draw_rect(Rect2(Vector2(1, 0), Vector2(200, 200)), Color(1.0, 1.0, 1.0), false)

I would like to know if my guess of a race condition is correct, and how to solve it.
Any advice or other method I can use to generate by script a texture usable by shaders would also be welcomed.


Godot version 3.3
in Engine by (16 points)

Did you tried to to set default texture of sprite to black sprite in the editor? I mean to make black square by yourself as .png image and set it as texture in sprite's properties? This way, first image should always be black.
You can also use shader's params (uniforms) to pass data from gdscript to shader. For example, sampler2D can be used for binding 2D textures from gdscript to shader. To set shader's param from gdscript, you need to use set_shader_param function (https://docs.godotengine.org/en/3.4/classes/class_shadermaterial.html#class-shadermaterial-method-set-shader-param).

As I want to procedurally generate the first image, using a png would mean generate it and it seems hacky and counter productive (Would work nicely with a static first image, though).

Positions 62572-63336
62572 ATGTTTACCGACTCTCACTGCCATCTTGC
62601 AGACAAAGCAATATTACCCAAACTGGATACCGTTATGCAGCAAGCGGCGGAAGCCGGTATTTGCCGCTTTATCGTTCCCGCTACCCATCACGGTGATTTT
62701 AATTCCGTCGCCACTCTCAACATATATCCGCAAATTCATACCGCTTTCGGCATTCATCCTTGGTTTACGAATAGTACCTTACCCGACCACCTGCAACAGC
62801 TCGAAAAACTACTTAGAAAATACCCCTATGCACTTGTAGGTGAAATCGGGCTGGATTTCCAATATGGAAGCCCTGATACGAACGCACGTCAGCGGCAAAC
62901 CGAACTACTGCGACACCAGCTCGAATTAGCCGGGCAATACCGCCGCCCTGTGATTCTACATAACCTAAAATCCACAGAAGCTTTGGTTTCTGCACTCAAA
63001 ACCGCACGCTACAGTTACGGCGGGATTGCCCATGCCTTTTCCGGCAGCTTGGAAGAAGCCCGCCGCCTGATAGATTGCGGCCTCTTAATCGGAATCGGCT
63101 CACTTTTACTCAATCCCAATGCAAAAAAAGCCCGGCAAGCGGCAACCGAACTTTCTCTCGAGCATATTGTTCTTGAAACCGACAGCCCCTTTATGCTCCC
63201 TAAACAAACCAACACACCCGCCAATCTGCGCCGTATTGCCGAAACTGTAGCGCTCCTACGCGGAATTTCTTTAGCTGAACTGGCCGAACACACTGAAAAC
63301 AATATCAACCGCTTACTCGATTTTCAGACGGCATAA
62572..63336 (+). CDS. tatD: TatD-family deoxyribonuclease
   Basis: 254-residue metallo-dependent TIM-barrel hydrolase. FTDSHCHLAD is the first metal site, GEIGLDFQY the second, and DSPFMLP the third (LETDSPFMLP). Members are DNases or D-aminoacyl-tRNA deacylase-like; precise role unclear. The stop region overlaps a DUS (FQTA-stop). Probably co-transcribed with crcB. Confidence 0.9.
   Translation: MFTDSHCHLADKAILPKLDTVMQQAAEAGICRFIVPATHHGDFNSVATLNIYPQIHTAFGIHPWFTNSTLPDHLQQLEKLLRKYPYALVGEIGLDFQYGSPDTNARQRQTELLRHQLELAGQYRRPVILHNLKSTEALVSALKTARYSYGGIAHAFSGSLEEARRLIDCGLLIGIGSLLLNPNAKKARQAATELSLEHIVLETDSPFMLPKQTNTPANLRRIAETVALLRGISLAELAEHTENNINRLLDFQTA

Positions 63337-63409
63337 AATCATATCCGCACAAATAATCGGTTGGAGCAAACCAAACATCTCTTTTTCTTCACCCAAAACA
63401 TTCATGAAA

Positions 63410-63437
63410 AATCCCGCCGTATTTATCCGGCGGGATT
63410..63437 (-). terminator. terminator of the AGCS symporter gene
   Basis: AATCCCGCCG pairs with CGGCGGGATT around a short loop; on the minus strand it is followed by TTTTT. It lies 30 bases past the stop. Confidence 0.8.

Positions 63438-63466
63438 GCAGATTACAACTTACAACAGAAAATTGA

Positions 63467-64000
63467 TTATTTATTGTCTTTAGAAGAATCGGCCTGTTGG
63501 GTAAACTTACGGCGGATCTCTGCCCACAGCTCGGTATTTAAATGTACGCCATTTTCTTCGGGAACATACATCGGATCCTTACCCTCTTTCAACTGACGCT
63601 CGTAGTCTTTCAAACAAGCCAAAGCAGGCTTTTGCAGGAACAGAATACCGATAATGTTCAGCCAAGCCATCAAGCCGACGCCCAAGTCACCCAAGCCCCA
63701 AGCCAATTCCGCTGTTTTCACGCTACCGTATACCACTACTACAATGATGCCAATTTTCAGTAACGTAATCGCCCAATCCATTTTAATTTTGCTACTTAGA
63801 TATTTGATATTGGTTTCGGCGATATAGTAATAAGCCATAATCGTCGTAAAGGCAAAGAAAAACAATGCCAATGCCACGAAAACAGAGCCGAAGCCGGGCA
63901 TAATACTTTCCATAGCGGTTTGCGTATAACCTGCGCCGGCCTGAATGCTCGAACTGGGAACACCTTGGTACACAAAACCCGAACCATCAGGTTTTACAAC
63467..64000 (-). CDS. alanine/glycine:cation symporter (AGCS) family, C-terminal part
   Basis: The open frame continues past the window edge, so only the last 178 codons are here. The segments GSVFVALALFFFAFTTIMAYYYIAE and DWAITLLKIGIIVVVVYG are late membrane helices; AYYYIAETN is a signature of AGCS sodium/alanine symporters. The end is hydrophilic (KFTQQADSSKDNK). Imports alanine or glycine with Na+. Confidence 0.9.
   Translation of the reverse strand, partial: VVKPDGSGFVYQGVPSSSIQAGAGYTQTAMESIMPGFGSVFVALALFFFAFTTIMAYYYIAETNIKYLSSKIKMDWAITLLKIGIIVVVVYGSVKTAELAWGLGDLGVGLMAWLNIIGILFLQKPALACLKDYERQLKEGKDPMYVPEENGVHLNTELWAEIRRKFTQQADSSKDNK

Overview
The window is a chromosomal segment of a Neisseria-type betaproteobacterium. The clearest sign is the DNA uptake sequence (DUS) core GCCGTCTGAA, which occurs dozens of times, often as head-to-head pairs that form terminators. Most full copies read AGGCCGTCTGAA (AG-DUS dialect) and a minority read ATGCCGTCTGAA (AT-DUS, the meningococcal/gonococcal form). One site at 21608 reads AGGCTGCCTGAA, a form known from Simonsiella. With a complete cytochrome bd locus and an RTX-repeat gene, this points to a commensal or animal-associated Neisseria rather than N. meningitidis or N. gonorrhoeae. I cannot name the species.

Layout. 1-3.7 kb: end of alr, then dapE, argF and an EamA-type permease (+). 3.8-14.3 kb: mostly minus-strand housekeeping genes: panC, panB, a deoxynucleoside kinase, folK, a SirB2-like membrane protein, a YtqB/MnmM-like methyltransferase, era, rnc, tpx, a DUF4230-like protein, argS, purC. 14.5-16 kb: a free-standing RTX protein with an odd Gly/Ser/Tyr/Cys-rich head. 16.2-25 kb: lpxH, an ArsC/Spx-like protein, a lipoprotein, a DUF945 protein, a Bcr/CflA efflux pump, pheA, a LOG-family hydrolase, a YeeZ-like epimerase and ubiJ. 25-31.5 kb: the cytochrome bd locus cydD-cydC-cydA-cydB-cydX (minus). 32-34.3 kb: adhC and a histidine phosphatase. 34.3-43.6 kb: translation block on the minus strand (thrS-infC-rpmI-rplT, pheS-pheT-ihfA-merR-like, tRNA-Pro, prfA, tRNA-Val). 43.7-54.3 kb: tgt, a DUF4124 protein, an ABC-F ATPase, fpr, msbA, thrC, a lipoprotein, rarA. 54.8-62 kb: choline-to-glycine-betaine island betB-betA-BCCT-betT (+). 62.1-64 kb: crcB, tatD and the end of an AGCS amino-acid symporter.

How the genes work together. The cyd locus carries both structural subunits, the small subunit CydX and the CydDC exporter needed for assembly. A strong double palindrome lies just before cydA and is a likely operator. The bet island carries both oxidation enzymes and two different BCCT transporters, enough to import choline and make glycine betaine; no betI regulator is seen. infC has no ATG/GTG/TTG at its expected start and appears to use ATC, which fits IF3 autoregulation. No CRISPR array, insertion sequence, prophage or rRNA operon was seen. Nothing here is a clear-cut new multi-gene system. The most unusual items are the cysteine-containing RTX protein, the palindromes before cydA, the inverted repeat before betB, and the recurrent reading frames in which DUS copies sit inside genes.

I'm already using uniforms, what i'm trying to do is initialize and update properly the texture sent to the GC via set_shader_param.

1 Answer

+2 votes

This will sound unintuitive, but you cannot do this in _draw:

    # Take the previous frame image to update it
    old_image = Image.new()
    old_image.copy_from(get_viewport().get_texture().get_data())
    old_image.flip_y() # flip it back. due to the way OpenGL works, the resulting ViewportTexture is flipped vertically.

    # Draw it back
    tex = ImageTexture.new()
    tex.create_from_image(old_image)
    draw_texture(tex, Vector2(0, 0))

The issue is, draw_texture does not immediately draw, it rather puts the call into a queue which will be processed when the rendering engine does its work (which can be in another thread even).
It also does not take ownership of the tex resource. That means as soon as the call to _draw ends, tex is not referenced by anything anymore, and will get deleted. As a result, when the rendering engine processes the drawing queue, it will find a dangling texture.

A solution is to keep your texture alive beyond the _draw function by storing it in a member variable.

Another solution is rather than creating an entire new texture every frame just to flip it, you could use the viewport's texture directly and flip it with rendering code (negative scale, custom UV, or shader).